How to Get Six Pack Abs Fast at Home
Flat abs symbolize peak physical fitness and in the celebrity tabloids six-pack abs have also become a kind of yardstick for sex appeal. If you want to have flat well define stomach and six-pack abs, you need to lose the excess fat around your abdomen. The chiseled look accomplished with physical conditioning comes mainly from having scant abdominal fat covering the muscles.
It takes training to increase strength, build endurance and develop the abdominal muscles, but to SEE the definition in your abdominal muscles or any other muscle group for that matter—it’s almost entirely the result of low body fat levels. Think of abdominal fat (belly fat) like the deep end of the swimming pool, there is no way you can drain the deep end before the shallow end. It’s the first place you put on fat and the last place to come off.
Good nutrition is 95% and exercise is 5% of your six pack abs success. Consuming most of your calories from processed and fast foods, is going to produce an unhealthy body lacking in nutrients. If you’re eating natural and whole foods you can eat more than if you’re eating processed foods. Make good food choices, on the other hand, and you’re on your way to a leaner you.
In order to have a lean midsection takes a combination of good nutrition, cardiovascular conditioning, and abdominal training. It’s a monumental error to think that 1,000 reps of abs work a day will make your abs finally “pop” when your diet is a disaster and leads to fat storage. It’s not that ab exercises aren’t important. But all the ab exercises in the world won’t help as long as you still have body fat covering the abdominal muscles.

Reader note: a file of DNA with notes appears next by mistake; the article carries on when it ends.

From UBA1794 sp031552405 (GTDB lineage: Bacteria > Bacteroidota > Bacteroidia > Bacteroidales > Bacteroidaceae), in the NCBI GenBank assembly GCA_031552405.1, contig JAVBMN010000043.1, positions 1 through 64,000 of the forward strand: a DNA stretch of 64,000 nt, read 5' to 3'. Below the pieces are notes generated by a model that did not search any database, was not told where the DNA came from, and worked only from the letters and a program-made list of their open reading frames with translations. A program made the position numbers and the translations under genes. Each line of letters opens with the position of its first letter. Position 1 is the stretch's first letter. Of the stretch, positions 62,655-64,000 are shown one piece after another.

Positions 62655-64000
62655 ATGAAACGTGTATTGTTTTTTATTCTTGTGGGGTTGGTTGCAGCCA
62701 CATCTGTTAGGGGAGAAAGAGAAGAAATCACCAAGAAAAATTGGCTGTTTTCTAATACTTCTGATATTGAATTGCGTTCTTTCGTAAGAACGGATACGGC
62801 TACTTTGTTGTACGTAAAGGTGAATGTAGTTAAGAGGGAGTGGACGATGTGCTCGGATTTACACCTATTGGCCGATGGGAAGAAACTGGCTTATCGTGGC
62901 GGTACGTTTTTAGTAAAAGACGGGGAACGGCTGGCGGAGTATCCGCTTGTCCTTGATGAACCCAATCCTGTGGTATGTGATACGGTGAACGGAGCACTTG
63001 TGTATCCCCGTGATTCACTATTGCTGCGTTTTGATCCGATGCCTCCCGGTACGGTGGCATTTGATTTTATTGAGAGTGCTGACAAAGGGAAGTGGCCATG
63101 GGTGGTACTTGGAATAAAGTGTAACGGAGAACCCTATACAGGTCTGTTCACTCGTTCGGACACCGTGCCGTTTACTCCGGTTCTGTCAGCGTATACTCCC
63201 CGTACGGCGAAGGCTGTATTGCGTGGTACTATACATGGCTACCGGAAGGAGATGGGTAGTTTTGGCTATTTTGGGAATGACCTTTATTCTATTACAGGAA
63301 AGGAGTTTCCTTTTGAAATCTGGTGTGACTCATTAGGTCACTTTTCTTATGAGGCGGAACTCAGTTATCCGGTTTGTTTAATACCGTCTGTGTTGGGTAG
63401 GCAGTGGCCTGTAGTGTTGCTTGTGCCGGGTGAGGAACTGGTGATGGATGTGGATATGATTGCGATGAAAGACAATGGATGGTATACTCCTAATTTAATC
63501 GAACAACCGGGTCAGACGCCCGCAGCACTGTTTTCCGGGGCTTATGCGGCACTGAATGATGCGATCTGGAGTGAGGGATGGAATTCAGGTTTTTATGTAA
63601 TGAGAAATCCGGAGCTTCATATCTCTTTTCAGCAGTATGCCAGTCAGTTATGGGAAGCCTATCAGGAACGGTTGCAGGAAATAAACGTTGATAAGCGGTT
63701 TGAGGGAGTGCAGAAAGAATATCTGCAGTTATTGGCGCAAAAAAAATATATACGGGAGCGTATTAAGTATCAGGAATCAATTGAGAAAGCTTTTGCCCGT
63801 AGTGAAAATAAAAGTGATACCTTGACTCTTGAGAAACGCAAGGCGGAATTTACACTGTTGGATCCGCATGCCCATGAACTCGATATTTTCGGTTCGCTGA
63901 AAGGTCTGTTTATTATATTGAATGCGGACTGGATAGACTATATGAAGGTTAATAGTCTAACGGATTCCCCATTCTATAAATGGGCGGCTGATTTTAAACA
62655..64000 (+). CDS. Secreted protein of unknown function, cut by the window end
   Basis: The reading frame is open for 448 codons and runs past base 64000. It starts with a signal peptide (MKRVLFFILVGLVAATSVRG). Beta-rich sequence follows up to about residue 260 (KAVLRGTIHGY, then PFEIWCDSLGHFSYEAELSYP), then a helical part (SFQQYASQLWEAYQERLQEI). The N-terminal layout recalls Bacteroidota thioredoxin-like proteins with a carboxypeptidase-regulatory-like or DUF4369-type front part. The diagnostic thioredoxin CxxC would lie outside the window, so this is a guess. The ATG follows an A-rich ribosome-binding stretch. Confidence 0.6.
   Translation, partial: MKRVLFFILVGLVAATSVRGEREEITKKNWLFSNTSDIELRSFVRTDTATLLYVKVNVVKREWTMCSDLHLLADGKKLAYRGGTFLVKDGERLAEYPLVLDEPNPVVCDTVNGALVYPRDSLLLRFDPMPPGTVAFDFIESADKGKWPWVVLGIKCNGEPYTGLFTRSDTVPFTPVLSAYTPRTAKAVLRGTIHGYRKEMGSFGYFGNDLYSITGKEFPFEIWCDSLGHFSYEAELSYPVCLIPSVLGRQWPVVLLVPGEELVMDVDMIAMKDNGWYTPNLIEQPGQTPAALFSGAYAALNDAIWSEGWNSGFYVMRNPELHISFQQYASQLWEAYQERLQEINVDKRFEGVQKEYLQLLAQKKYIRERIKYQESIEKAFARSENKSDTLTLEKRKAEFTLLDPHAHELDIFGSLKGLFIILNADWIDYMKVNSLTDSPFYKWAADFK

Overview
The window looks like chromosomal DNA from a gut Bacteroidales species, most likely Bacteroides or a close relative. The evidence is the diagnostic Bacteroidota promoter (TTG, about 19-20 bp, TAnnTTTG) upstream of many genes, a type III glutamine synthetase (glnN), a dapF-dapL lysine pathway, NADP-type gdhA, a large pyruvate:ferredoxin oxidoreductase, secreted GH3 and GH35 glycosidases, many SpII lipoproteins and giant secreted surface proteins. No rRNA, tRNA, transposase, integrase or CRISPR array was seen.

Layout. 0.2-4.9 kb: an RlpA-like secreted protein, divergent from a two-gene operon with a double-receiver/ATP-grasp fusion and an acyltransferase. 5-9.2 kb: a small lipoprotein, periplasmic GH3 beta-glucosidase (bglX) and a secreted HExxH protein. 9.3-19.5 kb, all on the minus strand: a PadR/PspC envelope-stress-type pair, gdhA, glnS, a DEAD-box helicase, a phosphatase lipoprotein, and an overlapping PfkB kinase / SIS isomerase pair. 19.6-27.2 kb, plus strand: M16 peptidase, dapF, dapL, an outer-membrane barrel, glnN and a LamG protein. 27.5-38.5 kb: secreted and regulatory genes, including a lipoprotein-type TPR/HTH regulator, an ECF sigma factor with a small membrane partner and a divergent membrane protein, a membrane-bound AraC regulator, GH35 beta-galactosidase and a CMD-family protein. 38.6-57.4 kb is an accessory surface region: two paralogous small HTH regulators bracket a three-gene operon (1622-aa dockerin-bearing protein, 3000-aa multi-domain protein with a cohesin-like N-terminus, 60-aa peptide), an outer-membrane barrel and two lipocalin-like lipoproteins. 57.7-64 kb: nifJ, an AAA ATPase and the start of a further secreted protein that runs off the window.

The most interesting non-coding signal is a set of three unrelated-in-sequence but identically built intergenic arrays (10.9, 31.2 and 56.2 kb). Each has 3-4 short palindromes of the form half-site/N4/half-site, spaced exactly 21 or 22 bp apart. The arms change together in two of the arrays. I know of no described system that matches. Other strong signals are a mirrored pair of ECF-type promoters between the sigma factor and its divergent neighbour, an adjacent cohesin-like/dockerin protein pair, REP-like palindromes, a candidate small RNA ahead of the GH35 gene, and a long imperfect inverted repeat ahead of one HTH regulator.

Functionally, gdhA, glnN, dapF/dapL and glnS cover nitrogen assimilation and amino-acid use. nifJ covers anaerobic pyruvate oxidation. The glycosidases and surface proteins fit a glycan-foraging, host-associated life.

You can’t “spot reduce” with abdominal exercise and YOU CAN’T SEE YOUR ABS THROUGH A LAYER OF BODY FAT ! Forget about doing thousands of reps of sit-ups—it’s a waste of time. The reason people get six pack abs look the way they do is not from endless repetitions, but because they get their body fat down into the single digits (< 5%) with a highly specialized fat-burning diet program.
To lose weight and body fat, you need to consume fewer calories than you burn by adjusting your diet and exercise habits. Most people don’t have their fat distributed evenly throughout their bodies. Each of us inherits a genetically determined and hormonally-influenced pattern of fat storage just as we inherit our eye or hair color. In other words, the fat seems to “stick” to certain areas more than others.
The abs, also known as the rectus abdominis, are bands of muscle connecting the pelvis with the rib cage. It’s these muscles that form a “six pack” when they’re well developed and not hidden under belly fat. The abs get the most press, but they don’t work alone. They function with a group of other so-called “core” muscles, including the obliques, which wrap around the sides of the torso, and muscles that move the spine and pelvis.